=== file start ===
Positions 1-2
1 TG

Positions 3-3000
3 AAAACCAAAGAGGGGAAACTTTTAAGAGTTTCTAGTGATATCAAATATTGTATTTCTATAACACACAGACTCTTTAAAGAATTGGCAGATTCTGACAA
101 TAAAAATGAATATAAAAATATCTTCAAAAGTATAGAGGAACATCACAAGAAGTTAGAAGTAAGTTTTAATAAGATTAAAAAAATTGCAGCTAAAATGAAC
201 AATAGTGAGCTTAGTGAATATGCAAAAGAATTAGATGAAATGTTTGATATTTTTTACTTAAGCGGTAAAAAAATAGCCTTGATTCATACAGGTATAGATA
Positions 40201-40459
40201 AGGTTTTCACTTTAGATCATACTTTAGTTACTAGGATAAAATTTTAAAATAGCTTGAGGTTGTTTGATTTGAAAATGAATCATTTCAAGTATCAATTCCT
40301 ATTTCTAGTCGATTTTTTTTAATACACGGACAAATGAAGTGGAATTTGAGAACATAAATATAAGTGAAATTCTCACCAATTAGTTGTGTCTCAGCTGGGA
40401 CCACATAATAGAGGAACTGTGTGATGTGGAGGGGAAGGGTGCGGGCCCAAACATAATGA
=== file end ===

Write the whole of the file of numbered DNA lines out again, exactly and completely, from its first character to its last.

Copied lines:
Positions 1-2
1 TG

Positions 3-3000
3 AAAACCAAAGAGGGGAAACTTTTAAGAGTTTCTAGTGATATCAAATATTGTATTTCTATAACACACAGACTCTTTAAAGAATTGGCAGATTCTGACAA
101 TAAAAATGAATATAAAAATATCTTCAAAAGTATAGAGGAACATCACAAGAAGTTAGAAGTAAGTTTTAATAAGATTAAAAAAATTGCAGCTAAAATGAAC
201 AATAGTGAGCTTAGTGAATATGCAAAAGAATTAGATGAAATGTTTGATATTTTTTACTTAAGCGGTAAAAAAATAGCCTTGATTCATACAGGTATAGATA
Positions 40201-40459
40201 AGGTTTTCACTTTAGATCATACTTTAGTTACTAGGATAAAATTTTAAAATAGCTTGAGGTTGTTTGATTTGAAAATGAATCATTTCAAGTATCAATTCCT
40301 ATTTCTAGTCGATTTTTTTTAATACACGGACAAATGAAGTGGAATTTGAGAACATAAATATAAGTGAAATTCTCACCAATTAGTTGTGTCTCAGCTGGGA
40401 CCACATAATAGAGGAACTGTGTGATGTGGAGGGGAAGGGTGCGGGCCCAAACATAATGA